“Trump happened and I stopped being as complacent politically and wanted to get involved,” she said. “I walked into my first [county Democratic] central committee meeting and walked out the chair of my county.”
She lives in Dike, Iowa now, part of Grundy County, but grew up in Clinton. Her mother was permanently disabled with multiple sclerosis and her parents were divorced. Freese’s father was a union welder who lived in Clarence and raised cattle and did some farming. She noted that she got the best of both worlds – growing up in a 4-A school, but also getting plenty of rural exposure.
“There’s no ideal family scenario and I always want to point out that disability was a reality of my life, divorce was a reality of my life, step-family was a reality of my life, and it was great, it’s still great,” she said. “I had great opportunities.”
Freese grounds her Democratic and progressive beliefs in much of that reality of her upbringing. With her mother’s disability, her family got by on help from social security checks, heating assistance and free lunch programs at public schools.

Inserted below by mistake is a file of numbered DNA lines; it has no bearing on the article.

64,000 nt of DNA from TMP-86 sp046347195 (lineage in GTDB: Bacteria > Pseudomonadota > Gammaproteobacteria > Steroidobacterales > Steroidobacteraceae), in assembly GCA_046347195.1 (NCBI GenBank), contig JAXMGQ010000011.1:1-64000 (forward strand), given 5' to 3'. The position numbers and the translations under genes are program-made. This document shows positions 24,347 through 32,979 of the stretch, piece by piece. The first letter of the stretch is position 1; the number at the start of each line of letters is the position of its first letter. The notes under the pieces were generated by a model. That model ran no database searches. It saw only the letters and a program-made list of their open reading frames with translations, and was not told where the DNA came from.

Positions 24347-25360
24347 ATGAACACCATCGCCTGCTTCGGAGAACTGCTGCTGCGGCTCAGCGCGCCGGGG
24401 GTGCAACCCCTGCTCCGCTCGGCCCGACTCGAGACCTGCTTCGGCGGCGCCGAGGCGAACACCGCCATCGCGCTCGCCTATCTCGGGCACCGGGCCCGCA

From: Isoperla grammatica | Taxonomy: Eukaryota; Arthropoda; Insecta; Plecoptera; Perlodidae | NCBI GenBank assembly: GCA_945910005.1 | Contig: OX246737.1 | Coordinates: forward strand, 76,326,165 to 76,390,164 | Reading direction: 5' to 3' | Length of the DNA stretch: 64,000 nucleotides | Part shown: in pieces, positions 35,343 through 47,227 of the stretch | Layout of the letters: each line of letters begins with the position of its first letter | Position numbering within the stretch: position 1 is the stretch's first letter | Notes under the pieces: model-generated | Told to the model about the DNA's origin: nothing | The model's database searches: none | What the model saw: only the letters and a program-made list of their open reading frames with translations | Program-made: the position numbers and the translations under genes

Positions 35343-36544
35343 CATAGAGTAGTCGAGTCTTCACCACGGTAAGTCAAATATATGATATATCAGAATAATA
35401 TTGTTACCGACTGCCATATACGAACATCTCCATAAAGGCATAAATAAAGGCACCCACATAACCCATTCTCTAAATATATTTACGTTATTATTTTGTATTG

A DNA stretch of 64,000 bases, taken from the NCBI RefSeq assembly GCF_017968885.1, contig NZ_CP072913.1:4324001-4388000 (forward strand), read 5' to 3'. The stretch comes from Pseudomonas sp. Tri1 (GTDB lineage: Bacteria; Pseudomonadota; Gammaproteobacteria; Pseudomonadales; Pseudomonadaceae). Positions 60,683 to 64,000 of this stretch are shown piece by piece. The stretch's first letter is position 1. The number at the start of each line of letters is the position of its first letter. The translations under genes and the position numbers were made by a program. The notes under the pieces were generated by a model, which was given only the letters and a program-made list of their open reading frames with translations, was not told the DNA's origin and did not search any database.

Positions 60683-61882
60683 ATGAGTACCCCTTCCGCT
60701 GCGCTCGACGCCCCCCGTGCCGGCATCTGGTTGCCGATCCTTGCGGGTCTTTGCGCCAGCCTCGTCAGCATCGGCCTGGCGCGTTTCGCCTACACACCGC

Never moving out of Iowa, Freese attended college at Mount St. Clare in Clinton (now Franciscan University) to get a business administration degree. She later obtained a masters in organizational communications at the University of Northern Iowa.
Freese worked her way through her education, both in high school and college, with a job at Taco Bell. She got a work permit to begin working there at age 14 and became a manager and stayed there all the way through college.
“Those early experiences as a Taco Bell manager in my teenage years were amazing and set me up for a great work ethic, understanding business. I knew I wanted to get into business,” she explained. “Work is not something I don’t understand.”
Straight out of college she began working in finance, which included agriculture financing and planning, and did that for about 13 years. In 2013 she began her own marketing company that started from her kitchen table and now employs seven people and works with clients around the world. Part of that work continues to help farmers manage their assets and estate.